hatsoff Mon 28-Feb-05 21:18:56

wills - I realised after I had posted taht the time thing did mean it can't have only been the bank (I was at work too, so couldn't post for long!)Over-ruling you about going to school is not on! Don't really want to suggest anything but wanted to show a bit mroe empathy, given taht this wasn't an isolated incident. Maybe havd a wee word this time, or next...but don't let it build up to resentment stage - coz that's always bad for relationships with nannies. I do know what you mean about banking. DH is in banking and it pisses me off enormously the extent to which his employers basically rely on me (I work too)to deal with the kids. He's doing his best to chip away at this and leaves at 5.30 at least once a week, and gets in at 9.30, and tells them why.

annh Mon 28-Feb-05 21:23:28

Actually Wills your last comment about no kids parent being as good as their mummy was pretty much what I was thinking when I typed my earlier response but didn't think it was particularly helpful to say it! I also work (but ONLY 4 days a week) and have been through the usual stuff of persuading myself that my children are not ill - when they obviously are, because I can't stay home with them, sending my nanny to class assembly because I have a meeting and knowing that I should be there. My nanny is great but there are things she does which drive me crazy sometimes. However, I have to accept that the children are safe and loved in her care and that the price I pay for working is that no-one is ever going to do 100% as I would - and that in any difference of opinion (unvoiced, as of course, I'd be afraid she'd leave me!)MY way is always best!

ScummyMummy Mon 28-Feb-05 21:34:45

Sounds like you have a really very tough juggling act in a family unfriendly profession, wills. Lots of sympathy. Is your husband able to help out at all or is he too unwell?

I do think it's a bit like the decision of whether to send them into school or not really, even if you're lucky enough to have someone who doesn't baulk at looking after kids with sneezy colds. Either you truly think they are just about well enough to cope with the day to day routine, despite being slightly under the weather or you have to look after them yourselves.

Wills Mon 28-Feb-05 21:50:55

Agreed with you all. However will temper that with asking her to say if she's ok with staying in and if not then will have to take decision as to which one of us stays off.

You're right crap profession. But dh does try to help out. In fact he's able to make his work give him more concessions than I. However the future in terms of him continuing to work (or be around) in unsure so I can't afford to give up work.

WideWebWitch Mon 28-Feb-05 22:21:50

Wills, I totally agree that nanny shouldn't overrule you or take your children out against your express wishes. I've read that novel and remember that bit, sympathy. re your dh. Hope your dd is better soon.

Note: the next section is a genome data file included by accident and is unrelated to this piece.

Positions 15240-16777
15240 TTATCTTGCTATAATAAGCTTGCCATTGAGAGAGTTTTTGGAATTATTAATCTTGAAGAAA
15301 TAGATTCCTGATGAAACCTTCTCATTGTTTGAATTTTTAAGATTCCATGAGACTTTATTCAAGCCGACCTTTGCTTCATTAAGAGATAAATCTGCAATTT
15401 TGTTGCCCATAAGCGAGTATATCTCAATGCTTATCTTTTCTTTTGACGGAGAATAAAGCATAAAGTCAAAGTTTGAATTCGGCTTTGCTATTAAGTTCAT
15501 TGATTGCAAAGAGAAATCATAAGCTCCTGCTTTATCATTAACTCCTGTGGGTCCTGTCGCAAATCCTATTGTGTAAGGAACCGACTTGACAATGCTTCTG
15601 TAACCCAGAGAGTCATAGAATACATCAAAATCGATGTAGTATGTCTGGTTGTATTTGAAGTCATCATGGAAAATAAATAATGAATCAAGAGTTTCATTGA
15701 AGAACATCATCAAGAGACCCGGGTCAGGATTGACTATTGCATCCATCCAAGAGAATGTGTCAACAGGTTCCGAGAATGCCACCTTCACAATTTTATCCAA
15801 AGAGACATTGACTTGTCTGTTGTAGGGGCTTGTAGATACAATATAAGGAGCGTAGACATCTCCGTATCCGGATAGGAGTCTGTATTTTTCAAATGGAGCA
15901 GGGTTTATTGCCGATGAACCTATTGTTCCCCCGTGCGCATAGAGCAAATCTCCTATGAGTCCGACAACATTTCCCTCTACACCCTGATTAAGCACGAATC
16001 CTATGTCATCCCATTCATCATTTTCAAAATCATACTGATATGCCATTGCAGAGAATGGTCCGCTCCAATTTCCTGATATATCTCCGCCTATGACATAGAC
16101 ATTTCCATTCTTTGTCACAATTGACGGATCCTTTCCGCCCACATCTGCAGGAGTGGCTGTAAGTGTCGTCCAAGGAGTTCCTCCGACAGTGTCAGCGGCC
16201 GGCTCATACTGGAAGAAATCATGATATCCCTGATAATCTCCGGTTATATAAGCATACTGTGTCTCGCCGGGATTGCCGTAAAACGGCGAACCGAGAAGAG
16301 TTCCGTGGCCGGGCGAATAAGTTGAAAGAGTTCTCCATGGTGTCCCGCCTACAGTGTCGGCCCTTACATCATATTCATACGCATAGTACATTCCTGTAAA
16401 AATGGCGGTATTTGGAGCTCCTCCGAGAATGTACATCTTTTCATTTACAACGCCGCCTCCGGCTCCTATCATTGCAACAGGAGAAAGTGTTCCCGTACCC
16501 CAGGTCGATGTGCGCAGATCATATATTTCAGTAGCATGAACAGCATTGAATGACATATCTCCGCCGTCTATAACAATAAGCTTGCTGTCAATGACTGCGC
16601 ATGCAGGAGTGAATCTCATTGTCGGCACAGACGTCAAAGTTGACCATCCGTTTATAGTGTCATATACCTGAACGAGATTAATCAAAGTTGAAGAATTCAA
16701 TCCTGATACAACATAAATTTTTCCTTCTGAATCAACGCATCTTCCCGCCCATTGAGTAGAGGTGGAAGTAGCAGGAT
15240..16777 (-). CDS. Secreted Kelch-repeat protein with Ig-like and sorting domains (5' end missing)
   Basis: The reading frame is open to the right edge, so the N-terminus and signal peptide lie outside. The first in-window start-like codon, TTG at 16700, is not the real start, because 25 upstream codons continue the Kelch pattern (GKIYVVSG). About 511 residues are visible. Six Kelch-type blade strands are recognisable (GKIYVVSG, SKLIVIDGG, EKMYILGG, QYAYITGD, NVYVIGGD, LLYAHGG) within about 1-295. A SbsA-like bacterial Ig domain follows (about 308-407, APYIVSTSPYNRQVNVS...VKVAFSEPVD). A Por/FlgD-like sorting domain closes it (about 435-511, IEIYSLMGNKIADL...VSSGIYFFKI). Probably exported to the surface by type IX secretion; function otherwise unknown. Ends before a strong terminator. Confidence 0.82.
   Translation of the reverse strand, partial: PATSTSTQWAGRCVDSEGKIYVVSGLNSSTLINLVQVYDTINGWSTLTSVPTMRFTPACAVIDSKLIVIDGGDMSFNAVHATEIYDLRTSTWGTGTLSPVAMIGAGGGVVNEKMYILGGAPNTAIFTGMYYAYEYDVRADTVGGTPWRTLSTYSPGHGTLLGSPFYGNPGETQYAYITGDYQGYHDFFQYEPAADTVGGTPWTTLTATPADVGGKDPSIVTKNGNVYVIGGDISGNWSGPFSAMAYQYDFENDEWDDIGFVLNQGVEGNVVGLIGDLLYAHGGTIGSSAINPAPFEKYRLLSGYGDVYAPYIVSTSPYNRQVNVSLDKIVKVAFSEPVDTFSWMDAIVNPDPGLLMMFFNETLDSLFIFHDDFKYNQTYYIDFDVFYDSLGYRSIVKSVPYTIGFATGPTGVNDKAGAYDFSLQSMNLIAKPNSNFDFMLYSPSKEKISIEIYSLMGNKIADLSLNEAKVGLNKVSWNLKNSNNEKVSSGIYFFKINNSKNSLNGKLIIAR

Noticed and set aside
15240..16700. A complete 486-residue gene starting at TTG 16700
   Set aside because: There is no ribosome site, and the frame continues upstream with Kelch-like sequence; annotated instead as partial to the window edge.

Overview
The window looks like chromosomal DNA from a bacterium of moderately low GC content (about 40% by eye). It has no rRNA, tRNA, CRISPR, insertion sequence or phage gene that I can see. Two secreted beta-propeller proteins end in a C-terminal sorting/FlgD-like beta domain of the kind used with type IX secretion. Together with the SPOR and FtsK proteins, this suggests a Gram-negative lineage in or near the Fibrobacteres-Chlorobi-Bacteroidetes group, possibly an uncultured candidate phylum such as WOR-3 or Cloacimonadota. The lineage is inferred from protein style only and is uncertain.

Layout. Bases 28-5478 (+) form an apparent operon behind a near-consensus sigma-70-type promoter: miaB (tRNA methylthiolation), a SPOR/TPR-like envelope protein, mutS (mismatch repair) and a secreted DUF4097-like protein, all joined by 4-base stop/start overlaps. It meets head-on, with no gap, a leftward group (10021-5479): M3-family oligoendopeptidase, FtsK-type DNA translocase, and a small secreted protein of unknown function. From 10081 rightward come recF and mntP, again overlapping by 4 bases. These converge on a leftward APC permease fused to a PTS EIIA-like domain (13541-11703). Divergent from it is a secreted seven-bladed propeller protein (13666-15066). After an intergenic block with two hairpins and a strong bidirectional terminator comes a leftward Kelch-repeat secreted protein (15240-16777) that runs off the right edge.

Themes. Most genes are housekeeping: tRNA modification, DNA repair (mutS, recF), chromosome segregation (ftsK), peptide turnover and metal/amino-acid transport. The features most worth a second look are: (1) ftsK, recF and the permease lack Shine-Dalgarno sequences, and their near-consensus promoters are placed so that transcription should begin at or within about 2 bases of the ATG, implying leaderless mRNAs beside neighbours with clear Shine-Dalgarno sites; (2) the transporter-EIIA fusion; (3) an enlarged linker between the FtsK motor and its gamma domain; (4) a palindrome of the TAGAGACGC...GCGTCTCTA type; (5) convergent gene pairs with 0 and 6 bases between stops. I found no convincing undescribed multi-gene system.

mrsdoorframe Mon 28-Feb-05 22:22:01

I think all mothers should stay at home and not go to work until their children go to school.Children need their mothers at home to provide them with the best possible care.They grow up very quickly and it is a shame to miss out on being with them .

hatsoff Mon 28-Feb-05 22:28:04

oooooooooooo (rising up and down intonation)

princesspeahead Mon 28-Feb-05 22:28:21

and we all agree with you, of course, mrsdoorframe. now run along now and play nice. elsewhere.

princesspeahead Mon 28-Feb-05 22:31:37

oh sorry will,s distracted! I'd be (a) apologetic about sending her your dd in vommy pjs (b)a bit cross about her taking her out for longer than absolutely necessary with a temperature - would mention it but not make a big deal of it; (c) spitting about her sending my ill children to school when I had told her that they weren't to go. Overruling you is NOT ON. Not if she didn't phone you first to say "I think they are alright to go - what do you think?". Would necessitate a serious conversation....

Wills Tue 01-Mar-05 08:59:19

Just to clarify the sicky pjs. I'd already given her a bath straight after the sick event so that she could sleep feeling clean etc. But there was a vagueish smell and I KNEW the nanny would bath her again. She was pleased with me for not dressing her in her clothes because she would then have deemed them dirty and wanted more. Sorry felt the need to put the record straight on that. Thanks PPH. After a nights sleep I think you're right. I suspect that I'm dithering around on my wishes and not making them clear to her which is not her fault. I think the issue is with me and making my wishes clearer and then giving her an opportunity to give me feedback i.e. have a clear discussion.

uwila Tue 01-Mar-05 09:09:08

Peahead 10:28 comment

Bozza Tue 01-Mar-05 09:50:34

I'm shocked about her sending your DD to school when you've said otherwise Wills. Seriously not on. And would agree with the others about taking her out on a lengthy expedition. Think you have drawn the right conclusion about making your wishes clearer.

Kittermaster Sat 05-Mar-05 12:42:17

Have you thought of having an au pair?